PS4 version tested
Review code provided
“A violent top-down rogue-lite space shoot ‘em up RPG brimming with colossal creatures and runic technologies” (per the game’s website), Blacksea Odyssey is a dizzying, hyperactive spectacle that is equal parts futuristic and primitive. After a successful Kickstarter campaign, the game was released on Steam in 2016. Ports to the Big 3 consoles followed in late 2018.
Every ten years, the universe’s greatest hunters gather for a tournament called the Blacksea Odyssey. Whoever bags the biggest game will earn the right to go up against the most feared creature in existence — the legendary Titan of the Stars.
To begin, players can only choose one hunter — the old man Mega Larch — although three others are eventually unlockable. Likewise, there is only one spear available at the beginning, but more will be earned through progress. Occasionally enemies drop runes, which you can equip to your spear, and these are the main way to level up.
There is a lot to love about this game. With its neon colours and unique designs, the art style is endlessly appealing. It almost looks as if the creatures you used to doodle on the cover of your middle school science notebook have finally come to life. Their names are equally fun, such as the Chompzilla and Nom Nom Nom, two of my personal favourites.
But the most enjoyable aspect of the game is by far the music. Perhaps it’s because I had absolutely no expectations about the soundtrack going in, but I absolutely enjoyed the driving, retro-styled electronic beats (listen to a track here).
Unfortunately the flip side of the coin is that there are a lot of unenjoyable aspects to Blackside Odyssey, as well. By far, the worst is the controls. This is a twin-stick shooter, which I feel is important to point out since it is not mentioned anywhere on the game’s website, nor on the game’s Nintendo, Sony, or Microsoft pages. If you were expecting an arena shooter or perhaps a bullet hell game, this ain’t it.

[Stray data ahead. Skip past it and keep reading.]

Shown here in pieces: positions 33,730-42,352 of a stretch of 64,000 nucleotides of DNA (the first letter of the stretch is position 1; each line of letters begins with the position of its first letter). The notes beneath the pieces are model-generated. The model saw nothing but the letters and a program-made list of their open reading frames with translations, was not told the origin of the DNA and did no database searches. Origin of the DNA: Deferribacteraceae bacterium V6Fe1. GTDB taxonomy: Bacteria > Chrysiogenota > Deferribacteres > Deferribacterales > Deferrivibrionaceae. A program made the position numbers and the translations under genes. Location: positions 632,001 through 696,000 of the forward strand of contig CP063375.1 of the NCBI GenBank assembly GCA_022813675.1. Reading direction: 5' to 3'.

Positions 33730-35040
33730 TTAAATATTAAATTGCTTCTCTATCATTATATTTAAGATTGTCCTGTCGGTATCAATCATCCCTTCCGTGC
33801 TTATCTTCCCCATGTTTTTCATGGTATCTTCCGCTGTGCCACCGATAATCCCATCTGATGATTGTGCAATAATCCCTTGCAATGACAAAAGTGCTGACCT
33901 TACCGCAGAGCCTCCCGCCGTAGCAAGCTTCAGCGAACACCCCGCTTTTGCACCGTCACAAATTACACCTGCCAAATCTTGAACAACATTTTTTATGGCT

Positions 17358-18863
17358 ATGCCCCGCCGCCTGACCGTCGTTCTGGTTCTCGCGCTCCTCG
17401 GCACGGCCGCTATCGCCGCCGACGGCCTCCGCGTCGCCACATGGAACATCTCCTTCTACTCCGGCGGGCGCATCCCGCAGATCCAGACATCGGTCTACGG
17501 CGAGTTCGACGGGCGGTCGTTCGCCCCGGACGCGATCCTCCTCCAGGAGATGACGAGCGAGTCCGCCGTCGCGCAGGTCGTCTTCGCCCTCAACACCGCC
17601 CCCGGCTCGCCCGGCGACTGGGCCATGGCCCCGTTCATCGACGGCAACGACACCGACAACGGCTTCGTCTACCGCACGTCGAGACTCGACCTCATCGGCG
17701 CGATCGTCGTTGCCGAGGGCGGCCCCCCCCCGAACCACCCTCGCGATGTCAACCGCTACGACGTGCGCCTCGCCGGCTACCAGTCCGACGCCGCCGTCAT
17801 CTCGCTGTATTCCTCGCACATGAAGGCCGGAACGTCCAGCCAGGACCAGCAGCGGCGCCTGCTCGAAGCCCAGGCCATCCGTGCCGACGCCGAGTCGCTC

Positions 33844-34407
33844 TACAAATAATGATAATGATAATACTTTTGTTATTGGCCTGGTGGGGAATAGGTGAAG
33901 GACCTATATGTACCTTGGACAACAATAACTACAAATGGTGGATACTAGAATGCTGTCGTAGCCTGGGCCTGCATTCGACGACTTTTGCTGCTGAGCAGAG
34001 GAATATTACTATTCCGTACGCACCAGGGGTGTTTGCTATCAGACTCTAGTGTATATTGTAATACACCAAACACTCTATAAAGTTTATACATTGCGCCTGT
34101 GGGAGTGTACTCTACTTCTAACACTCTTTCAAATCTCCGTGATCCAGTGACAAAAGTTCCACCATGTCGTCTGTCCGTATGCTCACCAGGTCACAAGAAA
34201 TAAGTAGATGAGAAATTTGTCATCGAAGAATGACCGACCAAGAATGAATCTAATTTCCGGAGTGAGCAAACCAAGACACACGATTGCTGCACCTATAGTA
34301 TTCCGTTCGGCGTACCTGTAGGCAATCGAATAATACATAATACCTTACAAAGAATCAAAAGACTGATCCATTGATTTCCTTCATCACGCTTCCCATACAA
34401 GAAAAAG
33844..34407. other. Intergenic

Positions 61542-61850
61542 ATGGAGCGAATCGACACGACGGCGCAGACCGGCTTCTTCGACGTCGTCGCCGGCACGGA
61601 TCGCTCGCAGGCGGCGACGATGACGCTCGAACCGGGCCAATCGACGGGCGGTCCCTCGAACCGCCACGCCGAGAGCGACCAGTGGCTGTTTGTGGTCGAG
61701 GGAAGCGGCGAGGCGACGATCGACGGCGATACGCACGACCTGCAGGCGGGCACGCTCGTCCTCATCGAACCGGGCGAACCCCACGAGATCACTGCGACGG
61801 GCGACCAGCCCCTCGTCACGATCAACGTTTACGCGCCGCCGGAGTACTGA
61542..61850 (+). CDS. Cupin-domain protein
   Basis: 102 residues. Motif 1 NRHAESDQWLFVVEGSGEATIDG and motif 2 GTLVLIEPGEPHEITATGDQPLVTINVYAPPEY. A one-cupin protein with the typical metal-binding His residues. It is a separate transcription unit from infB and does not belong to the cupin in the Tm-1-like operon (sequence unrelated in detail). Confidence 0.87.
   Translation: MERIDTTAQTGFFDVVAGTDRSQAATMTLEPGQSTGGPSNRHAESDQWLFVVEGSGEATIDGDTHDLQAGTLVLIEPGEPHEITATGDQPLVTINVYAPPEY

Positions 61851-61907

Maybe you play games with twin-stick controls all the time. Maybe you think this is no big deal. That’s fair, you can disregard my thoughts on the matter. Use the left stick to move your character, the right stick to aim. The left trigger throws your harpoon while the right trigger throws your spear. Left and right shoulder buttons cycle through weapons. Press down on the right stick to boost.
Many of the enemies have only small areas where they can be damaged, so precision is required, and I will freely admit that I struggled to accomplish this for a long time. Also, I was constantly boosting by accident while simply trying to aim. This was quite unfortunate because boosts are limited.
Beyond the controls, there are a few other frustrating aspects to the game. Once you’ve hooked an enemy with a harpoon, you can continue to damage it until the game gives you a cue (in orange text) to rip the harpoon out, thus tearing off the creature’s limb. However, the cue for when your shot is blocked is in yellow text, and often times I mixed up the two because I was responding to colour rather than reading the actual word.
As I mentioned earlier, runes are the primary way to level up, but they are dropped randomly by enemies, and this puts you at the mercy of chance as to whether you will have good ones or bad ones when you go up against a huge enemy. And even when you manage to get some good ones, Blacksea Odyssey employs permadeath, so if you die, you’ll lose them all when you start over at the very beginning.
If you are a twin-stick shooter pro, then by all means, play Blacksea Odyssey and go tag that Titan of the Stars. However, if you’re a beginner to the genre, proceed with caution. Expect a long learning curve and a lot of frustration, but at least the music will be good along the way.
TBG Score: 7/10
Platform: PC, Switch, Xbox One, PS4
Release Date: 11/07/2018
No. of Players: 1
Category: Action, Twin-stick shooter, Roguelike
Developer: Blacksea Odyssey
Download link: PSN